Scrub and Ace Ha move and groove at Old Rock House

Scrub and Ace Ha move and groove at Old Rock House

Sep 9, 2018 - By Kevin C. Johnson St. Louis Post-Dispatch

“Anyone excited about LouFest?” rapper Scrub of Scrub and Ace Ha asked the sold-out crowd at the Tank and the Bangas concert Saturday night at the Old Rock House.

“Well, you’re at it,” he said after being met with a bit of indifference.

Tank and the Bangas and Scrub and Ace Ha are two of the 41 acts who were scheduled to perform at LouFest in Forest Park over the weekend, and both landed on their feet with the Old Rock House show after LouFest was canceled. Several acts were rescheduled throughout the weekend.

Enthusiastic fans, some who had LouFest plans and some not at all, packed the Old Rock House in appreciation of the last-minute show.

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Scrub and Ace Ha bring old-school hip-hop vibes

Scrub and Ace Ha bring old-school hip-hop vibes

Sep 9, 2018 - By Kevin C. Johnson St. Louis Post-Dispatch

Rap act Scrub and Ace Ha hasn’t been around long enough to be considered a throwback hip-hop act, but that’s the vibe it goes for.

The duo is rapper Scrub of St. Louis and producer Ace Ha, who lives in Los Angeles. They don’t have an album or EP yet, but they’ve released more than a dozen videos including “Anita Ride” and “Sneaker Tweaker,” a five-part series called “Plastic Rock” (which landed them in Classic Rock magazine) and a four-part series called “Old Fashioned Rap.”

Scrub and Ace Ha had been scheduled to perform this weekend at LouFest — until the event was abruptly canceled early Wednesday. A free “Sound of St. Louis” showcase at the Grandel will feature the duo and a number of other acts that were booked at the festival.

Scrub talks about the duo’s music…

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Veteren emcee SCRUB (St. Louis) and producer ACE HA (Los Angeles) have teamed up to create a classic that showcases their collective experience. Listeners will hear elements of golden-era Boom Bap weaved seamlessly with progressive sounds and intricate lyrics. Ranging from lighthearted story telling to biting social critiques, these two artists deliver a listening experience that is both engaging and heartfelt.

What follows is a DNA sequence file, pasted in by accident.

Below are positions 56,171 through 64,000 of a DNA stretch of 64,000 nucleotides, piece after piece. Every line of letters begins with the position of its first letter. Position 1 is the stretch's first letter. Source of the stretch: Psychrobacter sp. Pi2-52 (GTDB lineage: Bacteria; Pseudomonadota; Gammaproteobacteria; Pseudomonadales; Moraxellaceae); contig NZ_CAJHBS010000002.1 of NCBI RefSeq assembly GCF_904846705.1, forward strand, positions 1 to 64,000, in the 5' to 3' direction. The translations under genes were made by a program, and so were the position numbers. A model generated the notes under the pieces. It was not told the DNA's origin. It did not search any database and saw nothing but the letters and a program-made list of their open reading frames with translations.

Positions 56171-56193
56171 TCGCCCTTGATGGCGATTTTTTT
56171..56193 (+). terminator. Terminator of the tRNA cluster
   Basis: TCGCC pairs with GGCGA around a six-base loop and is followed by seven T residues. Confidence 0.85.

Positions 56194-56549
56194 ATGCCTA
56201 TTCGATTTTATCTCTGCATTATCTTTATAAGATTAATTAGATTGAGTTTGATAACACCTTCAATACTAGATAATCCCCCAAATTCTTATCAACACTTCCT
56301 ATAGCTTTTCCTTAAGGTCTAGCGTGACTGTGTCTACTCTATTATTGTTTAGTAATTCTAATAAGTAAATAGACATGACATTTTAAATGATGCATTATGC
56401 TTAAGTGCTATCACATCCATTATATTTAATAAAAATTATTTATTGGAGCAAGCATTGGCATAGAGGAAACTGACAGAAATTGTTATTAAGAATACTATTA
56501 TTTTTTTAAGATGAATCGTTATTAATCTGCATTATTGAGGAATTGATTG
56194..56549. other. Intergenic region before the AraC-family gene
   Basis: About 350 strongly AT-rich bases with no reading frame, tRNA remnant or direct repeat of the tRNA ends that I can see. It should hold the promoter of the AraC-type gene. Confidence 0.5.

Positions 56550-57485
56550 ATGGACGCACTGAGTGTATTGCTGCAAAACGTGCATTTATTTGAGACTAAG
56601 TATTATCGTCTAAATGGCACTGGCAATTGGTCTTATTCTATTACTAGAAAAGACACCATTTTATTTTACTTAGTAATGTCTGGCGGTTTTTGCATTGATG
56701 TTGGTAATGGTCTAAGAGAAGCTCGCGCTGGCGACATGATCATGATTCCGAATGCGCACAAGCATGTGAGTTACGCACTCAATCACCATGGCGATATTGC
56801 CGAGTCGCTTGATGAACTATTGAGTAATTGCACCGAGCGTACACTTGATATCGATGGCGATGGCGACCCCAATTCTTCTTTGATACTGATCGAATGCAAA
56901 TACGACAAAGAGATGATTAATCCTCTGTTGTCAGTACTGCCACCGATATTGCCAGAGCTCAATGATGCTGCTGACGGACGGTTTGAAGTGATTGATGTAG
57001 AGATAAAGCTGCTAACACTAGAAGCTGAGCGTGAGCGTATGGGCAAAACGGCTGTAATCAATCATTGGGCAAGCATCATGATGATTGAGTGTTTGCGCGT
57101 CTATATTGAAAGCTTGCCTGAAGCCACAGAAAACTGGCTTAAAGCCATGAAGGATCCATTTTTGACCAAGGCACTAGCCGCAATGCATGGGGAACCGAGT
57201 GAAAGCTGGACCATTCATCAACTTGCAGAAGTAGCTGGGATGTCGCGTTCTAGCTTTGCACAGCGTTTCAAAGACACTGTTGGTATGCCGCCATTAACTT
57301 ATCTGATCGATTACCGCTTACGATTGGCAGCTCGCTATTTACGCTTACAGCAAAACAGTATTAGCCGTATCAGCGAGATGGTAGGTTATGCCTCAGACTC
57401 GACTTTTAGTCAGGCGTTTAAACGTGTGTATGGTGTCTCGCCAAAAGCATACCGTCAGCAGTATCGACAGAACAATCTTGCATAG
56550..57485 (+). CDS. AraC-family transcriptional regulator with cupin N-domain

SCRUB and ACE HA's debut video, Anita Ride, opened many doors for the duo in 2016. The video was featured in Foot Locker stores worldwide and aired on H2o Television NYC, IndiMusicTV, California Music Channel, Video Hits NY, Taste TV, ClubCom Network, SmashVision, DailyMotion, Music Inner City, HipHopCanada, Video Diversity, ScreenPlay, Zuus Media, YesterdaysNothing, HipHopVideoWorld, ArtistRack, PCMusic Canada, VideoDetectiveBaebleMusic, AllBayMusic, Hip-HopVibe, GodsOfRap and more.

Five Rap Cliches I Can Live Without

By Ace Ha

  Cliches are prevalent enough that there is a term describing them, and there is no shortage of them in hip hop. Having cut my teeth during rap's Golden Age and fully adopting the era's ethic of not biting, I'm probably more sensitive to the phenomenon, though. There are a grip of these tropes that have been crawling their way onto wax year after year, but these are the five that I hate most.